4 Chia seed: the appetite suppressant
The claims: Chia was apparently used by the Aztecs and Mayans for endurance and energy. It’s a gelatinous seed that adds bulk to food, making it an excellent weight-loss aid. It contains the highest vegetarian source of EFAs (essential fatty acids) and is exceedingly high in calcium and iron.
Are they justified? The American Society for Nutrition cites a study published in The Journal of Nutrition which showed chia could help reduce serum triglyceride levels and inflammation. But the Journal warns that more research needs to be carried out to verify other claims. Most research so far has been on lab animals, not humans.
How to superboost it in your diet: Soak the chia for 10 minutes (one part chia to seven parts water) as a breakfast base, or add to smoothies or soups or rice (add it when the meal is cooked).
Goji berries: the life extender
The claims: Nicknamed ‘the longevity fruit’, these small berries have potent anti-ageing and immune-enhancing properties. Said to increase stamina, strength and sexual energy too. Are they justified? A study reported in The Journal of Alternative and Complementary Medicine found that daily consumption of Goji berries for 14 days ‘increases subjective feelings of general wellbeing, and improves neurologic/psychological performance and gastrointestinal functions’. How to superboost it in your diet: Twenty-eight grammes a day is the ideal dose; sprinkle on porridge, cereal, yoghurt; add to tomato and red pepper dishes.
6 Hempseed: the hormone balancer/beauty booster
The claims: A superb vegetarian protein (a much better choice than soya or whey protein for athletes) with the ideal ratio of essential fatty acids. Hemp can encourage weight loss and a healthy immune system. It also helps promote glossy hair, healthy skin and nails, and may balance hormones and reduce inflammation. Can also help depression and soothe eczema.
Are they justified? A study in the journal Nutrition & Metabolism concluded: ‘Hempseed has the potential to beneficially influence heart disease. Cardiovascular patients may not be the only subjects who benefit from this research. Only time will tell if other diseases that have an immunological, dermatological, neurodegenerative basis may also benefit from this new nutritional intervention.’
How to superboost it in your diet: Blend one or two tablespoons into smoothies or add to soups at the end of the cooking time.
Maca: the libido raiser
The claims: Another powerful adaptogen, used originally by the Peruvians for energy and sexual prowess, Maca is said to help reduce anxiety, stress and depression and enhances libido and fertility.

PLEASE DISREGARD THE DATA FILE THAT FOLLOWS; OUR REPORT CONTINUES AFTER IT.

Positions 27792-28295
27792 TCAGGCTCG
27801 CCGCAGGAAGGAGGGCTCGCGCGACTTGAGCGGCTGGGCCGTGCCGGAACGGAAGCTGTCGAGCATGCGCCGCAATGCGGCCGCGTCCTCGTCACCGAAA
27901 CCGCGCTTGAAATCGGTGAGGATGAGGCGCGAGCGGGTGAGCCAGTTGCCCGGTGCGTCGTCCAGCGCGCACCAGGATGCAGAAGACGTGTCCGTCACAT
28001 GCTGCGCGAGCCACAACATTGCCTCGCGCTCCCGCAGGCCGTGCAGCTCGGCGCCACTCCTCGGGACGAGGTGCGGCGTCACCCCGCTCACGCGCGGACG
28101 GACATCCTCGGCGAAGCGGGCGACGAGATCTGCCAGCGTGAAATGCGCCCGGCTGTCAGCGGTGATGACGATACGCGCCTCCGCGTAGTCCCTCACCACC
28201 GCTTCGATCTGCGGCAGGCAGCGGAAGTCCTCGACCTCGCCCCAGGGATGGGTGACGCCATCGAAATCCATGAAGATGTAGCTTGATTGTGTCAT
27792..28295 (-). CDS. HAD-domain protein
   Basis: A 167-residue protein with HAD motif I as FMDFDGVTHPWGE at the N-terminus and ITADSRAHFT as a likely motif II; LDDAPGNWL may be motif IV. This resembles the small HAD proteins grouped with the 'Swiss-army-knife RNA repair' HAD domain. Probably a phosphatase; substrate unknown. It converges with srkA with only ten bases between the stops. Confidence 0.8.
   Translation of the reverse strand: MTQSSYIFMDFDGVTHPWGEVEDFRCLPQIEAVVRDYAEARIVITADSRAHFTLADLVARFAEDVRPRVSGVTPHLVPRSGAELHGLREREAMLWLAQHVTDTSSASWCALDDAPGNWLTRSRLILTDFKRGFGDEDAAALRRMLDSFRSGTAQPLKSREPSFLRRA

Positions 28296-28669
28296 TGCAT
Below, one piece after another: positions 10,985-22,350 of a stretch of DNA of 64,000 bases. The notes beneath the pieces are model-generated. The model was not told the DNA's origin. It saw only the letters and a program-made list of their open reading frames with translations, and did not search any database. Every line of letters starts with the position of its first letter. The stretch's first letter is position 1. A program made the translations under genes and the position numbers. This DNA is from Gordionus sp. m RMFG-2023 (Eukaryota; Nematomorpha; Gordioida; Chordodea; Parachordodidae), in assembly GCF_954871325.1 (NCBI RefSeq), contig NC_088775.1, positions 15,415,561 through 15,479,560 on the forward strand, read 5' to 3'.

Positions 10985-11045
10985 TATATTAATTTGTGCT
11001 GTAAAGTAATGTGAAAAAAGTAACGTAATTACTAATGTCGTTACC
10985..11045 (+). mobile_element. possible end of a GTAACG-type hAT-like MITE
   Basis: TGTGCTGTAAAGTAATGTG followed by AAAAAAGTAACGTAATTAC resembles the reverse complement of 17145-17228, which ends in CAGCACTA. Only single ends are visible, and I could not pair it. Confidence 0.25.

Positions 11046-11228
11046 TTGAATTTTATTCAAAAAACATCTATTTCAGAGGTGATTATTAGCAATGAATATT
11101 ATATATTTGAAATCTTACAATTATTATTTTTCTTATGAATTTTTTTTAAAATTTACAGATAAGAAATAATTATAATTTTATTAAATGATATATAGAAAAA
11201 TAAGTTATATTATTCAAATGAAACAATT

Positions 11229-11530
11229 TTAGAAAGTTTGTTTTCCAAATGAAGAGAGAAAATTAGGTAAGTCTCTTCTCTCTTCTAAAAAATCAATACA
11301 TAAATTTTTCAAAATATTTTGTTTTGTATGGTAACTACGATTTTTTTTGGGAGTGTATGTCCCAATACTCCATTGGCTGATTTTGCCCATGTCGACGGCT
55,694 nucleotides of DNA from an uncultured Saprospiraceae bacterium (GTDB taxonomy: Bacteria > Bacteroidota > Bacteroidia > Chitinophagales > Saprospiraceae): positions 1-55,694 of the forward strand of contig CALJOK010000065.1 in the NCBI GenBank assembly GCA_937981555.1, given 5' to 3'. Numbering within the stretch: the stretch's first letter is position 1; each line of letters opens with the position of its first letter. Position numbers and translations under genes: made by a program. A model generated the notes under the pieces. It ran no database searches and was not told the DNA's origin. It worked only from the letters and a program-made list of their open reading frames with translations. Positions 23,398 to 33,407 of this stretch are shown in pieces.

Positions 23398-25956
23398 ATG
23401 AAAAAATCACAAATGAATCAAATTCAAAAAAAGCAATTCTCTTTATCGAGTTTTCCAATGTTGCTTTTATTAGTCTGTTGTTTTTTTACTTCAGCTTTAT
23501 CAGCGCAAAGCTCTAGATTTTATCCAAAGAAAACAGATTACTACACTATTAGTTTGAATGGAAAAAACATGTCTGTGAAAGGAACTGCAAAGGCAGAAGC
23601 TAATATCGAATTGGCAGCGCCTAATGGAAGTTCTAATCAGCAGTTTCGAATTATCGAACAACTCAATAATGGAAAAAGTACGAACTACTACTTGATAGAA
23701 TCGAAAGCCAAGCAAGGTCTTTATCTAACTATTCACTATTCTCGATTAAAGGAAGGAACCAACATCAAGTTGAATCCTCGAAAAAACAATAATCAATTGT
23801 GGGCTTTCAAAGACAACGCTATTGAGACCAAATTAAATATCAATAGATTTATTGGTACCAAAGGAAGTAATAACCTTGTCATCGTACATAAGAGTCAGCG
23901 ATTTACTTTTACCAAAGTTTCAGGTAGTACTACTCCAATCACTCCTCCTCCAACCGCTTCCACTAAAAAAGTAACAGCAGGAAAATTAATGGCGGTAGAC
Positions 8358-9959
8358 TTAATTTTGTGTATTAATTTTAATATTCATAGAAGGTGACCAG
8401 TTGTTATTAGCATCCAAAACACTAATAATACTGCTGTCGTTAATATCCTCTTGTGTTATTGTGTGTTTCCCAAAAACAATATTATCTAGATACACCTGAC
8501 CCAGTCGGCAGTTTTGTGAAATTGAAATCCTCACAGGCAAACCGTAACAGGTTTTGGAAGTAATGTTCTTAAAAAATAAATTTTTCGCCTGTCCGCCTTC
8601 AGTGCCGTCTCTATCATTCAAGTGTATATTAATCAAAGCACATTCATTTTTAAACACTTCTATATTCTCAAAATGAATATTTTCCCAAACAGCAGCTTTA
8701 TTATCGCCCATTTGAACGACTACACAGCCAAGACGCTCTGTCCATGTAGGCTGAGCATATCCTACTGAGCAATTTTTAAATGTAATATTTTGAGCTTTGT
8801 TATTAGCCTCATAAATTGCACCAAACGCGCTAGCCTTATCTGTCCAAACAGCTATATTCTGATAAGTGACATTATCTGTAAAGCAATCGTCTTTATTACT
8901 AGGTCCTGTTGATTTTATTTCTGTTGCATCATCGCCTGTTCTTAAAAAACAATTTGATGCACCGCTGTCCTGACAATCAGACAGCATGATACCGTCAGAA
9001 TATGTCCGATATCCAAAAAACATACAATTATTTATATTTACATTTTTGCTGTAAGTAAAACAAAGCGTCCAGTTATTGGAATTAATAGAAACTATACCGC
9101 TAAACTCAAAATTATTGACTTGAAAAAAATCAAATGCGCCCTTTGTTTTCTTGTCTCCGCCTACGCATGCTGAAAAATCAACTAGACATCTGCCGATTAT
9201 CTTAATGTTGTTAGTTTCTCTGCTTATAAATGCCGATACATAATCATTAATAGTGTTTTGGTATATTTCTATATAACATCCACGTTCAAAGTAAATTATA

Are they justified? According to the US National Institutes of Health, ‘Randomised clinical trials have shown that maca has favourable effects on energy and mood, may decrease anxiety and improve sexual desire. Maca has also been shown to improve sperm production, sperm motility, and semen volume.’
How to superboost it in your diet: Start with a teaspoon and gradually work up to a tablespoon per day on cereal or in soups and hot drinks (it works well with cacao).
8 Dragon fruit (pitaya): the super antioxidant
The claims: Dragonfruit was used by the Mayans. It is high in antioxidants and believed to help prevent diabetes and cancer, neutralise toxic metals and reduce cholesterol and blood pressure. It is also said to have wound-healing properties and to reduce the risk of heart disease.
Are they justified? A study reported in the medical journal Pharmacognosy Research suggests dragonfruit could help prevent diabetic complications and lower the risk of developing heart disease and high blood pressure.
How to superboost it in your diet: Add it to
smoothies and salads.
Turmeric: the disease fighter
The claims: Turmeric is a potent antiinflammatory, antiseptic and antioxidant (five to eight times more potent in its immuneboosting effect than vitamins C and E). It helps to protect cells and inhibits the replication of damaged cells. Turmeric also appears to help arthritis, lowers cholesterol and protects the heart. It’s a powerful brain food and may even help weight loss and acne and strengthen bones.
Are they justified? The National Institutes of Health in the US have funded at least eight studies probing turmeric’s potential to treat a range of diseases from cancer and cystic fibrosis to Alzheimer’s and arthritis. An Italian study found it decreased arthritic pain 58 per cent.
How to superboost it in your diet: Add the
spice to curries, stews and soups.
10 Spirulina: ‘nature’s green magic’
The claims: Supposedly one of the most nutrient-rich foods, and the highest source of protein and iron (while being low in calories), spirulina is said to curb appetite and balance blood sugar levels, making it a good weight-loss aid.
Are they justified? Animal studies have shown spirulina to be helpful in chemotherapy-induced heart damage, stroke recovery, age- related decline in memory, diabetes and hay fever. But the US National Institutes of Health says there is insufficient evidence to recommend spirulina and that more research is needed.
How to superboost it in your diet: Add a tablespoon to citrus juices or add to salad dressings. Caution: If you have any medical condition, are pregnant or breastfeeding, consult your doctor before supplementing your diet